Thursday, June 11, 2020

New Home for the Blog

I'm not closing up shop on this blog yet, but all of the new posts are going to:

whatdoIknowjr.com

I have migrated the posts from here to that blog. The 2020 posts have been checked for formatting errors, but 2011-2019 will have to wait a little bit longer.

Hope to see you there!

Thursday, June 4, 2020

What Do I Know About Reviews? Xanathar's Enemies and Allies (Dungeon Masters Guild Product)


I am a big fan of having lots of NPC stat blocks, especially in Dungeons and Dragons. While I don’t think they were executed as well as they could have been, I liked the concept that D&D 3.5 attempted with adding in different “monsters” with class levels in the Monster Manual 3 and 4, and I think one of the things Pathfinder did right in this regard was to market a product as only stat blocks for various levels, so purchasers didn’t go in wanting brand new monsters and getting a more utilitarian product.

Because of that thought process, I wanted to pick up Xanathar’s Enemies and Allies, a Dungeon Masters Guild product that came out close to when Xanathar’s Guide to Everything was released. Because there has been much real-world chaos, this one fell off my radar for a bit, but I wanted to revisit it.

Structure

Xanathar’s Enemies and Allies is a 44 page PDF. The formatting looks spot-on for the D&D 5th edition standards, and it uses existing artwork to illustrate the various NPCs. There is a title page that includes credits and legal information, and inside cover illustration, and a table of contents. There is also a one page summary of stat blocks by CR. The rest of the product is filled with stat blocks, one or two to a page.

Faces in the Crowd

The product is grouped by themes, often tied together by introducing power groups and organizations from the past of the Forgotten Realms, or by introducing newer groups tied to the lore of the setting. The individual NPCs all use character options introduced in Xanathar’s Guide to Everything.

I am very interested in seeing NPC stat blocks based on subclasses, especially since many of the 5e stat blocks that emulate a subclass don’t literally port a player character sheet into NPC format, but rather pick out a few signature abilities that would show up in NPC interactions.

I also like to have a wider range of NPC stat blocks at multiple challenge ratings. I am a fan of having evil warriors, spellcasters, priests, and assassins at all levels of a campaign, in addition to ever larger and weirder monsters. In the context of the Forgotten Realms, I also like having the building blocks for potential rival adventuring parties. All of that having been said, let’s look at how well this product pulls this off.

Challenges

The challenge rating for these NPCs stretch from CR1 to CR 13, so while you don’t have NPCs in this product for the loftiest challenge ratings, it definitely provides more options moving into tier three play. There is a lot of concentration around CR3 and CR9, and there are 50+ NPC stat blocks total.

The NPCs are “general” NPCs, meaning that they represent an archetype of characters, not a singular “named” character.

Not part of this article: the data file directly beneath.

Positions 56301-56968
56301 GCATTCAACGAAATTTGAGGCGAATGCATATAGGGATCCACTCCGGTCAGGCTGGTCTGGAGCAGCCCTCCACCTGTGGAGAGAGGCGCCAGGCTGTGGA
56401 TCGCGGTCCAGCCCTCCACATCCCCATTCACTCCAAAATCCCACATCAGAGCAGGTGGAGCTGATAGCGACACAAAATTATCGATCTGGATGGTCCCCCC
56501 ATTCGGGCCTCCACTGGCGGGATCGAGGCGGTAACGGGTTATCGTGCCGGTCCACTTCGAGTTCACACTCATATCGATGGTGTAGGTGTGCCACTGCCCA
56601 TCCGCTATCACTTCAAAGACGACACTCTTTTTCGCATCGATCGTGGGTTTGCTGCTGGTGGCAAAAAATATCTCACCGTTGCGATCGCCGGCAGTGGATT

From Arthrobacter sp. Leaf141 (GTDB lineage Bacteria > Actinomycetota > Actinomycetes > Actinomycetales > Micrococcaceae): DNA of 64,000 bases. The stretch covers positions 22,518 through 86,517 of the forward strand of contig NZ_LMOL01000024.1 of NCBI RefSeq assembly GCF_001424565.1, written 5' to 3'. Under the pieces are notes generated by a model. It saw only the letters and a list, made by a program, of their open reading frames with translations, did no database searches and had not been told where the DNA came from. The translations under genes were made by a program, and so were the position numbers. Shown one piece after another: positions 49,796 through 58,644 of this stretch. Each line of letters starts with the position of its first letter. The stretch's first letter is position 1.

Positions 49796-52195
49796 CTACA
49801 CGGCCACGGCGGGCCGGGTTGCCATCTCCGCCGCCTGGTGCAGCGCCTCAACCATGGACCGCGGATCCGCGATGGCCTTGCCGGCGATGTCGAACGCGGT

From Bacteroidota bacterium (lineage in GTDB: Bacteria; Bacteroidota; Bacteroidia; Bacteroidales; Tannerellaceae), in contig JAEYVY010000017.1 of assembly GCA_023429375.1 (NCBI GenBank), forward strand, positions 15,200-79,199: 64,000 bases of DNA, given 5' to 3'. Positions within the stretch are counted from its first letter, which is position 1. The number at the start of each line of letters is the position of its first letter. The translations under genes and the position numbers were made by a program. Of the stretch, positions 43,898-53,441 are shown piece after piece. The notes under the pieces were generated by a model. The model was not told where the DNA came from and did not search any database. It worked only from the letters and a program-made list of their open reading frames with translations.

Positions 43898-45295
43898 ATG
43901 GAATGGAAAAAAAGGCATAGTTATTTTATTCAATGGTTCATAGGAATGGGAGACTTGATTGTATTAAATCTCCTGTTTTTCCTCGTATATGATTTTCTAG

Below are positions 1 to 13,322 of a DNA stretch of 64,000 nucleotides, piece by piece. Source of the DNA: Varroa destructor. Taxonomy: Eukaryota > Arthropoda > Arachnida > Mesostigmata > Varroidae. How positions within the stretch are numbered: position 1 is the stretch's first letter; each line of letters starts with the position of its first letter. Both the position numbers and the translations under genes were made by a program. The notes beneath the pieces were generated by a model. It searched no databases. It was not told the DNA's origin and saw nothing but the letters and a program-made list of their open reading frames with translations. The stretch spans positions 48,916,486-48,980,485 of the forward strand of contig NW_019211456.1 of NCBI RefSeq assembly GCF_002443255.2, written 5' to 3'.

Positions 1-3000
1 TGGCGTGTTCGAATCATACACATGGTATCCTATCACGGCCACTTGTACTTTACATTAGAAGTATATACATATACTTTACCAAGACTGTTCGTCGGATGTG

Organizations Referenced:

  • Aglarondan Foresters
  • The Summer Court
  • Corvus Nightfeather’s Circus of Wonders
  • Blingdenstone Badgers
  • Children of Stronmaus
  • Church of Bane
  • Clan Melairkyn
  • Cormanthyr Guard
  • Council of Dreams
  • Creel Demonbloods
  • Eldreth Veluuthra
  • Hammers of Moradin (Citadel Adbar)
  • Kozakuran Shogunate
  • Ledgerkeepers of Jergal
  • Order of Saint Dionysus
  • Purple Dragons (Cormyr)
  • Revenant Blades of Kiaransalee
  • Saviors of Peace (Eldath)
  • Servants of Discord (Malkizid)
  • Shadow Resistance (Netherese)
  • Shadow Thieves
  • The Shadows of Bregan D’aethe
  • Sparks of Mystery (Sorcerers from Silverymoon)
  • Sun Souls
  • Ships of Luskan
  • Spirit Protectors of Ubtao
  • Stormborn of Ruathym
  • Tel’Teukiira Horizon Walkers
  • War Wizards of Cormyr



While many of the religions that get NPC representatives have been touched on by 5e material, many of the nations have not been visited, and a few organizations have been referenced that aren’t regular staples of 5e adventures. I appreciate this in that 5e D&D both is and isn’t the Forgotten Realms. What do I mean by that? In a lot of cases, Forgotten Realms lore is pertinent, and added to the adventure, but in other cases, many Forgotten Realms specific elements are ignored in favor of bringing in more broadly “D&D” threats. This is a long topic for another day, and I’m pretty sure I’ve touched on it elsewhere.

Essentially, we’re getting a few deeper cuts, and a wider view of the Realms beyond the Sword Coast. The biggest downside to this approach is that since these stat blocks are meant to showcase the options in Xanathar’s Guide to Everything, there isn’t a separate call out to detail the faction that the character is affiliated with. I realize this would have potentially caused some concept drift for the product, but I would have liked a simple paragraph about the organization and some bullet points on what it means to work for the organization and what their goals are. In many cases, this information is present, but it has to be reverse-engineered from the details about the NPCs.